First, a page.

Chapter 9

                                                             Part 2

In part 1 of this chapter I mentioned briefly that Maimonides felt that God wanted the Israelites to offer the Canaanites peace before attacking them. This may not be true. I also mentioned briefly that the ancients, including Jews, felt that they are unable to quash vows. I will give more information about it here. We will see that Judges 9 is based on the ancient view concerning encounters with Canaanites that forbid making peace and the ancient view prohibiting cancelling of vows.  


Offering peace to the Canaanites

Every biblical source prior to Deuteronomy states that all the Canaanites must be killed; there is no indication that the Israelites should try to first sue for peace. Exodus 23:32 states this clearly: “You may make no covenant with them (the Canaanites).” Exodus 34:12 explains why the Israelites should make no covenant with the Canaanites – for they will lead the Israelites to worship idols: “Take heed to thyself lest you make a covenant with the inhabitants of the land where you are going, lest they be a snare in your midst.” This command is repeated in Deuteronomy 7:2, “You must smite them; you must utterly destroy them, you may make no covenant with them, nor show them mercy.

However in Deuteronomy 20:10-18, Moses tells his people that when they draw near a Canaanite town to fight against it, they must first “proclaim peace unto it.” If peace terms are accepted, the Canaanites in the town can “become tributary to you,” meaning that the Israelites may tax them, just as other nations have done to conquered people.

How should we understand this change?

Many traditionalist who refuse to see a development in biblical law state that the pre-Deuteronomy 20 verses must be understood as addressing situations where the Canaanite inhabitants refuse to accept peace terms. In that case, the strong-willed inhabitants should be killed lest they lead the Israelites astray. However, as indicated in Deuteronomy 20, each town should be given a chance to survive.

Others say that Deuteronomy 20 should be seen as a later development, a realization that killing all the Canaanite inhabitants without seeking peace is immoral.

If it was a later development, when was it developed?

Some say that Moses changed many laws just prior to the entry of the Israelites into Canaan when Moses realized that his people needed laws fitting to an urban non-nomadic society, a society where commerce would exist with a wide circle of people. However, others say that Deuteronomy 20 was composed much later, perhaps even during the days of King Josiah when the Bible states that the Judean king’s men discovered a book of the Torah, which some scholars say was Deuteronomy, and he instituted a religious revival based on the book.[1]

If we accept the final ideas regarding offering peace, the Israelites and Gibeonites in Joshua 9 understood that God wanted all of the Canaanites killed. Therefore the Gibeonites felt their only chance for survival was a ruse and the tricked Israelites were angered because they were foolishly tricked and they violated God’s command.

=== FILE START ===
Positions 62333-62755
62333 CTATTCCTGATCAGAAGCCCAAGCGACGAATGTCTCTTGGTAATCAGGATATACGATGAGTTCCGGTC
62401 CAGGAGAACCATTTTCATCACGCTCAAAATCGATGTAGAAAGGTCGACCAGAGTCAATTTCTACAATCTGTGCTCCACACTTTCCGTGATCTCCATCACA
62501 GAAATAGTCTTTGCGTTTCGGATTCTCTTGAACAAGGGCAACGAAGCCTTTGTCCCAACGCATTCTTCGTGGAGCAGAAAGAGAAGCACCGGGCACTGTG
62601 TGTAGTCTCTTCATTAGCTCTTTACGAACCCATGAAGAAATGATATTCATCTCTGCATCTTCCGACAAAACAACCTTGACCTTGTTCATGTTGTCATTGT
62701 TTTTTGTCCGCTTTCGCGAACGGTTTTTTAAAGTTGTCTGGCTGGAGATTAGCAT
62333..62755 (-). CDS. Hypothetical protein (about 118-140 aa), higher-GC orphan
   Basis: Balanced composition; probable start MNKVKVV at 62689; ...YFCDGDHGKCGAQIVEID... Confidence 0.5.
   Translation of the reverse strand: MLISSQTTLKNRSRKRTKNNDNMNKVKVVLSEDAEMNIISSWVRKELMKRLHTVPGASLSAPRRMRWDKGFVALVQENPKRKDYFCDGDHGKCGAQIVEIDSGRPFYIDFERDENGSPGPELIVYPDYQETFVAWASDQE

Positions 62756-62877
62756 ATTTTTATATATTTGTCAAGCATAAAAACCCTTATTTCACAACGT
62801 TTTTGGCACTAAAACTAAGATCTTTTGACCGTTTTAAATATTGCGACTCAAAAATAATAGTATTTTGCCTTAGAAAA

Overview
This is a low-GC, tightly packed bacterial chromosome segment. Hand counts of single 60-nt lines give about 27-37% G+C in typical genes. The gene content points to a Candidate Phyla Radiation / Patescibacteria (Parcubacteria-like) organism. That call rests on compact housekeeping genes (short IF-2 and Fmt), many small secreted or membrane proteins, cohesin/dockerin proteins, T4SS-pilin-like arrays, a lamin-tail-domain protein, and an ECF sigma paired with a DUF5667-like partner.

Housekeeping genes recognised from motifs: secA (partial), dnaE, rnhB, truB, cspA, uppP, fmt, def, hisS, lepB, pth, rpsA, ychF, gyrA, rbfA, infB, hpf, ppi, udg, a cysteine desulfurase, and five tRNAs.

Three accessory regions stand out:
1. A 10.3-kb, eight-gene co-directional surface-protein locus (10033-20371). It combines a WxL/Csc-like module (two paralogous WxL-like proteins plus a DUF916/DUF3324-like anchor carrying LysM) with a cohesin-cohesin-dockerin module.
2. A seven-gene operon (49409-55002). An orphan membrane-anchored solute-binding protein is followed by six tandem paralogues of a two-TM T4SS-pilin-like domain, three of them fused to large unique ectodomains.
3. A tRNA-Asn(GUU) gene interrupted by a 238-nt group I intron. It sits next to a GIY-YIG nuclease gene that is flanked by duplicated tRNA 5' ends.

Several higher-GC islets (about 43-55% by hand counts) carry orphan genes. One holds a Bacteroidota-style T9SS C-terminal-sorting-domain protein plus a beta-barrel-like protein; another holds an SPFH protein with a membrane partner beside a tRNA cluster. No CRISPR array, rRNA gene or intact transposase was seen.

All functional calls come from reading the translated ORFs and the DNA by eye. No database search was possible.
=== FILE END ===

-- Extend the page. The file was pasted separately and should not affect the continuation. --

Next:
Invalidating vows

Biblical law forbids nullification of vows: when a person vows he must keep it. The Decalogue states: “Thou shalt not take the name of the Lord thy God in vain,”[2] and it gives no exceptions, no way to cancel a vow. It was only in post-biblical times that rabbis changed the law to allow vow repeals. Four tragic stories showing the inability to annul vows appear in the Bible. Joshua was unable to reverse the vow he made to the Gibeonites in Joshua 9:19. Jephthah in Judges 11 led Israelites in a battle and vowed that if he was successful, he would sacrifice whatever met him when he returned home. He probably expected to be greeted by one of his animals pasturing in the field surrounding his home, but his daughter greeted him, and since he could not terminate his vow, he had to sacrifice her. The tale of the tribe of Benjamin in Judges 21 is a third instance; the tribes were unable to annul their vow not to marry their daughters to men of Benjamin. A fourth example is Isaac’s blessing of Jacob in Genesis 27; even though he wanted to bless his son Esau. Once he uttered the blessing he could not retract it, even though it was a mistaken blessing and he wanted to change it.

This law only applied to men, as indicated in Numbers 30:3, “When a man vows a vow unto the Lord, or swears an oath to bind himself with a bond, he may not break his word; he must do that which came out of his mouth.” But verses 4 though 17 state that a female child’s vow may be cancelled by her father and an adult wife’s vow by her husband because the Bible considered these women belonging to their fathers and husbands who had total control over them, and they could do nothing that their fathers and husbands did not want them to do. However, widows and divorcees who are not controlled, neither they nor any man can annul their vows.

Thus, once the Israelites vowed not to kill the Gibeonites they were stuck. However, they felt that while they could not kill them they could enslave them.

[1] Josiah lived between 641 and 609 BCE. This story is found in II Kings 22 and 23 and II Chronicles 34 and 35.

[2] The Ten Commandments in Exodus 20:7 and Deuteronomy 5:11.